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Tue Mar 3, 2020, 08:09 PM

Near site of landmark march, Philadelphia museum celebrates Jewish role in promoting gay rights

On July 4, 1965, 40 people gathered outside this city’s Independence Hall for the first Annual Reminder demonstration on behalf of civil rights for gays.

For this weekend’s 50-year commemoration, thousands attended a ceremony that included a reenactment of the initial protest.

The milestone, which comes barely a week after the U.S. Supreme Court’s landmark ruling affirming same-sex marriage as a constitutional right, is being marked by several Philadelphia museums, including the National Museum of American Jewish History across the street from Independence Hall. When the court ruling was announced on the morning of June 26, the museum waived all admission fees in celebration.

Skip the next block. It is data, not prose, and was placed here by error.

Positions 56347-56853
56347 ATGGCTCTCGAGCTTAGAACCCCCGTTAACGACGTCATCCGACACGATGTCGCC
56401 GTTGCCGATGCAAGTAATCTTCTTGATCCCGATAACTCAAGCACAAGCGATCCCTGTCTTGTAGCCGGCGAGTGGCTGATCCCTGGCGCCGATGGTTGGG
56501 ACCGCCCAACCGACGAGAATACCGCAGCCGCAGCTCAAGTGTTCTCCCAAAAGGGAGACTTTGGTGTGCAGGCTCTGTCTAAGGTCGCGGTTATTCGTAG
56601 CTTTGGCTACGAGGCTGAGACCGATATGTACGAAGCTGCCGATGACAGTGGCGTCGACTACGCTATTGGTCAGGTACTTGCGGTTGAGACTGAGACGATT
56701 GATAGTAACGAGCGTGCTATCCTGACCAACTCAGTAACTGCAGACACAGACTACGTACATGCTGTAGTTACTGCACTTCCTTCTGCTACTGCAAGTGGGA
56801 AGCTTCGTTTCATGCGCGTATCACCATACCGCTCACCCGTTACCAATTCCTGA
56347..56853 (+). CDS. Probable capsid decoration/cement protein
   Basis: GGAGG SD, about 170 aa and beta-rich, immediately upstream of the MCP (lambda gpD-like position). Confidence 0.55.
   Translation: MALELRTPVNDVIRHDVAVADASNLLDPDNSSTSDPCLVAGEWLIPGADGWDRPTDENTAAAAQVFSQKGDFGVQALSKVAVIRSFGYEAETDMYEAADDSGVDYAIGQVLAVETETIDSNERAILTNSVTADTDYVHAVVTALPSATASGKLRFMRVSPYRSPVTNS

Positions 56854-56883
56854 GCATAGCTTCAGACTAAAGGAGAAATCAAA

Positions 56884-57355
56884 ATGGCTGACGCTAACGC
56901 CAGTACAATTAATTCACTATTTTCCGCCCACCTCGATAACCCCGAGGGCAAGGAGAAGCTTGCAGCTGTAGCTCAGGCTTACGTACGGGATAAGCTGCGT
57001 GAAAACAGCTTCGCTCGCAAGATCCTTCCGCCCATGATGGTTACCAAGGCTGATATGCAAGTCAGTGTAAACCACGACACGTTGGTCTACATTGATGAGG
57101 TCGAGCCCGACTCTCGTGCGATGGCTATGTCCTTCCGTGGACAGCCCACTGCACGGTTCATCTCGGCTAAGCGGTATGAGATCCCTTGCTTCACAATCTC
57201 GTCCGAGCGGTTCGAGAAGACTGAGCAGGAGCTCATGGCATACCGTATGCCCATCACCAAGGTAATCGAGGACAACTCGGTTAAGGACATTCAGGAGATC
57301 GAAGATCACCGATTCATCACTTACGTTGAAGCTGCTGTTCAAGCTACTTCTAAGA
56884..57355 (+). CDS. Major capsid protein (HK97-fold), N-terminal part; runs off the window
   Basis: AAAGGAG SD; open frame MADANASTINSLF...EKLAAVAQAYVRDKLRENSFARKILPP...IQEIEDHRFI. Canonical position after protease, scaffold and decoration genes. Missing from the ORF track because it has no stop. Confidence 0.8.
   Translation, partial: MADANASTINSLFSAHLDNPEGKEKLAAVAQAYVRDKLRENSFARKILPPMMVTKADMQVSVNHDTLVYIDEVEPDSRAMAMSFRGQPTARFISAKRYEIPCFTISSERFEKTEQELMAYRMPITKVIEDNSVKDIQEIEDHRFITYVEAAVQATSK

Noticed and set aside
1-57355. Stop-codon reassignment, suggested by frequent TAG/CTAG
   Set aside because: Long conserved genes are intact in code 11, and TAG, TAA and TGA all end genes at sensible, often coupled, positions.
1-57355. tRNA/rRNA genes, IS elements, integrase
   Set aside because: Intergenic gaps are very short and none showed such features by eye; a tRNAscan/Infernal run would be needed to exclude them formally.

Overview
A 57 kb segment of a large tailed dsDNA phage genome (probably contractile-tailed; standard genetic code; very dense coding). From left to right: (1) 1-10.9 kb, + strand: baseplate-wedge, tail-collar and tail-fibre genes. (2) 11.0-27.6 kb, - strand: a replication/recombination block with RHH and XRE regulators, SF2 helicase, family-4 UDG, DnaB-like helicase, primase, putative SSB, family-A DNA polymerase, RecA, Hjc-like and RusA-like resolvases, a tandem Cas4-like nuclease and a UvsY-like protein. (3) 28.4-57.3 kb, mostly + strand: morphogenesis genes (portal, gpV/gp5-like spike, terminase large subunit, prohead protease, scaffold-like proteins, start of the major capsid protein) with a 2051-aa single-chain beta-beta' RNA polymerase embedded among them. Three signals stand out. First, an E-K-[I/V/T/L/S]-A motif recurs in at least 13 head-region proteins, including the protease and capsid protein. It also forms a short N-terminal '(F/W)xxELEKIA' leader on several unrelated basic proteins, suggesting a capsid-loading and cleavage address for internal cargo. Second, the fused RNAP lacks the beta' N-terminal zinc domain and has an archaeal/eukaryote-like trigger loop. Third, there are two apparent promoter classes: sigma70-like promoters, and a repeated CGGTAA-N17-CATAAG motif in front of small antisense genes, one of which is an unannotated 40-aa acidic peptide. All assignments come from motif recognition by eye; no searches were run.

“Mazel tov,” proclaimed a sign on the building’s Market Street facade.

"Jews, who are only a very small percentage of the American public, have been very engaged in civil rights struggles in this country,” said Marc Silber, a Philadelphian who created the Stonewall National Museum and Archives, a museum of gay history in Florida. “It makes perfect sense that Jewish gays and lesbians were at the forefront. I’m a gay man. Of course I take pride in that.”


This is an older article but a very important one. Jewish Americans have been at the forefront of every civil rights movement in our country.

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